Need To Know: Zola Jesus
By Courtney Nichols
So here you are headlining Pitchfork Music Festival but you are playing smaller venues including the Satellite in L.A. You are at this awkward moment in your career when your fame is exceeding venue capacity.
That happened in the last tour when the venues I was playing were being pushed to capacity, which is all you can ask for as an artist. It's interesting to see the dynamics. I need a little more time to grow in some cities because of the exposure there. It's really exciting to come back to a city and play larger venues and see my career grow very visually.
How does the audience response change when you travel oversees?
It's a little crazier, I am not sure why. Maybe that is because Europe is bigger. My music is not inaccessible by any means. It is pretty straightforward pop music, but the themes are a little weird in my music, and Europe is more open to that.
What is your definition of pop?
Anything with a good melody that catches.
In the writing process, how do you know that a song has failed?
When I don't want to listen to it. If it is something you can't respect yourself for making, then no one is going to respect you for making it.
Then you write for you?
I write for me, but since I know that a record is going to come out to the public, I write lyrics that I know can connect with other people. These are my own experiences and ideas, and I will write those songs regardless, but I am more conscious that the public is going to be listening to it, so I want to speak to them and reach out to them.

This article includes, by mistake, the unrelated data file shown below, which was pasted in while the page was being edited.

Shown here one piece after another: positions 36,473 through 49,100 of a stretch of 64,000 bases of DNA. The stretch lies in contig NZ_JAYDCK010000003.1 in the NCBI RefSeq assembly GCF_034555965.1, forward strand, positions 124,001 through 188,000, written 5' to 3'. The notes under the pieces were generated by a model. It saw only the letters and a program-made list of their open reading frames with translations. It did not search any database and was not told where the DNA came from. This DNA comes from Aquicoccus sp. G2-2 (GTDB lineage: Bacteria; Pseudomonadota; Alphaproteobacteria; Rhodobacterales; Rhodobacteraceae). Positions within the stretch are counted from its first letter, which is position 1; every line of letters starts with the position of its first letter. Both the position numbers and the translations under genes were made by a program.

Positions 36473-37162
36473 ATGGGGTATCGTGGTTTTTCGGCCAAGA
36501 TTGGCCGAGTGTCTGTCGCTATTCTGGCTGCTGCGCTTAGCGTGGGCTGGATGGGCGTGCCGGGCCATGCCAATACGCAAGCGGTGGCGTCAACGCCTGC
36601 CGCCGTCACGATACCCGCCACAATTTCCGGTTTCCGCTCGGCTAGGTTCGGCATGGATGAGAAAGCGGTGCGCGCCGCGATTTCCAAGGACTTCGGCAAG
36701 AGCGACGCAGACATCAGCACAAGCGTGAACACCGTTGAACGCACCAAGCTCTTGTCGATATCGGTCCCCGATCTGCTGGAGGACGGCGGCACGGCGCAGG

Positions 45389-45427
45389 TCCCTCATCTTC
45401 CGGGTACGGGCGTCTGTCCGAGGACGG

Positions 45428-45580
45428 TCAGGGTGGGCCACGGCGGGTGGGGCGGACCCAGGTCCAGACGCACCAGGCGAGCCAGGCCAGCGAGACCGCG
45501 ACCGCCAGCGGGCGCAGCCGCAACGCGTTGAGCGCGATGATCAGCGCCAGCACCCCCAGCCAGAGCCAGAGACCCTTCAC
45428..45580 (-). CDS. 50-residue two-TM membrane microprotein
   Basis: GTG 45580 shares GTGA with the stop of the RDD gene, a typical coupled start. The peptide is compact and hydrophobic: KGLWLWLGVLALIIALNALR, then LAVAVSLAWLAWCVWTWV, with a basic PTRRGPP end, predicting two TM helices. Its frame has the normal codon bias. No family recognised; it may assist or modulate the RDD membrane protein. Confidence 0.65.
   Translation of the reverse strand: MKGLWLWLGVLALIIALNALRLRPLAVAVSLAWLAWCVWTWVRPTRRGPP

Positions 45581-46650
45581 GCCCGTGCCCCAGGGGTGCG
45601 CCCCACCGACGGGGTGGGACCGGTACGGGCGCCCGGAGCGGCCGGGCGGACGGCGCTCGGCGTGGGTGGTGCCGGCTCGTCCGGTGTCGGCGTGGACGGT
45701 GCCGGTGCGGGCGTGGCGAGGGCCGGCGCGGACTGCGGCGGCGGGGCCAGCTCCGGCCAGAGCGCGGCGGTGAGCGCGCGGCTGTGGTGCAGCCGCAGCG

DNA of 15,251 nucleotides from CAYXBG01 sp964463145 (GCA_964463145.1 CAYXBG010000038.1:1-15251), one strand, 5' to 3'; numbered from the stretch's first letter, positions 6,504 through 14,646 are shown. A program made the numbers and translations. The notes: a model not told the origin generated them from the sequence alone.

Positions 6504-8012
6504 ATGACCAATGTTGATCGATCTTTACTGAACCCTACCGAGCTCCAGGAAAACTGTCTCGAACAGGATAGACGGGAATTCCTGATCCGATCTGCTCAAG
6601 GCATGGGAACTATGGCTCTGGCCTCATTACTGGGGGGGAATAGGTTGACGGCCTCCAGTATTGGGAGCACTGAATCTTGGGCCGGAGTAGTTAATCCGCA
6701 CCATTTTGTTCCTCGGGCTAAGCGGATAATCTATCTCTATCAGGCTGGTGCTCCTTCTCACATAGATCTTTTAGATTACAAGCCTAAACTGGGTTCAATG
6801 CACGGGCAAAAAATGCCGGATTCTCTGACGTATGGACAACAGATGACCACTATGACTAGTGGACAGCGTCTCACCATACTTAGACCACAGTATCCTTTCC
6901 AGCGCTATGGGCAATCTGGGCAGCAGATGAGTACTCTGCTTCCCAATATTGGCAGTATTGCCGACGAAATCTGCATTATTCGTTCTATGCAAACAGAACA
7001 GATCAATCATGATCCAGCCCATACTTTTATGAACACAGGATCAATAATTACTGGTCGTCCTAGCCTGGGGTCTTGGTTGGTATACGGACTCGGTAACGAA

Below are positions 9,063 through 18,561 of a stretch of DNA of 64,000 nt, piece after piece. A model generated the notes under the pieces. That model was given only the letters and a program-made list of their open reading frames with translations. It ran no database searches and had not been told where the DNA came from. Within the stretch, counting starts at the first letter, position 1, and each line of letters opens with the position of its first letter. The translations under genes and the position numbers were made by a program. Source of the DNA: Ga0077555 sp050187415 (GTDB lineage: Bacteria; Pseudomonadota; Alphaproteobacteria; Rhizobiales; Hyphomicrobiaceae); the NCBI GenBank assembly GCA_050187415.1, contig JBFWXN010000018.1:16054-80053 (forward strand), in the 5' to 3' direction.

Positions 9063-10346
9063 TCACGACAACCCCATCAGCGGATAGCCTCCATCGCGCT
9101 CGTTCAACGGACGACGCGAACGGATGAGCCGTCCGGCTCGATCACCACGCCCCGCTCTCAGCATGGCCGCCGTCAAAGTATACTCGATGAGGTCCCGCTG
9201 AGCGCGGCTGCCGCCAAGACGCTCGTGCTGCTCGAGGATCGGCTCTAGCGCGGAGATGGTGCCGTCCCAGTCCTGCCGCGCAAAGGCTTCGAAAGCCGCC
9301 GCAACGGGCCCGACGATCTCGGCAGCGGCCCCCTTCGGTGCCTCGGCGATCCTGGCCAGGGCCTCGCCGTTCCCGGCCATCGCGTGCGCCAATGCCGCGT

As a younger artist, do you ever have concerns about longevity?
Oh yeah. The only thing I want is to do this forever. My mission as an artist is to go to the top, and to do this, you have to hope that people will continue to support you and watch you grow. That is something I worry about everyday because this is the only thing I want to be doing, or have ever done.
A lot of young artists disregard this notion of longevity. To maintain fervor, do you think that you have to transform with each album or remain consistent?
For my own piece of mind I have to transform with every album. If I put out two albums that sound the same, then I am doing a disservice to the art or the music. The whole point of being an artist is to create something new and give something new to the community, and if you don't do this, then there is no point. You might as well put out one record and then quit music.
Is this both in terms of sound and visual aesthetic?
Artists should try everything. It is a challenge for yourself to expand your scale and your depth and your talent and what you can create. It is just so important to continue to change.
Zola Jesus's album, Conatus is due out on October 4. For more info on the singer-songwriter, including upcoming tour dates, visit her official website.
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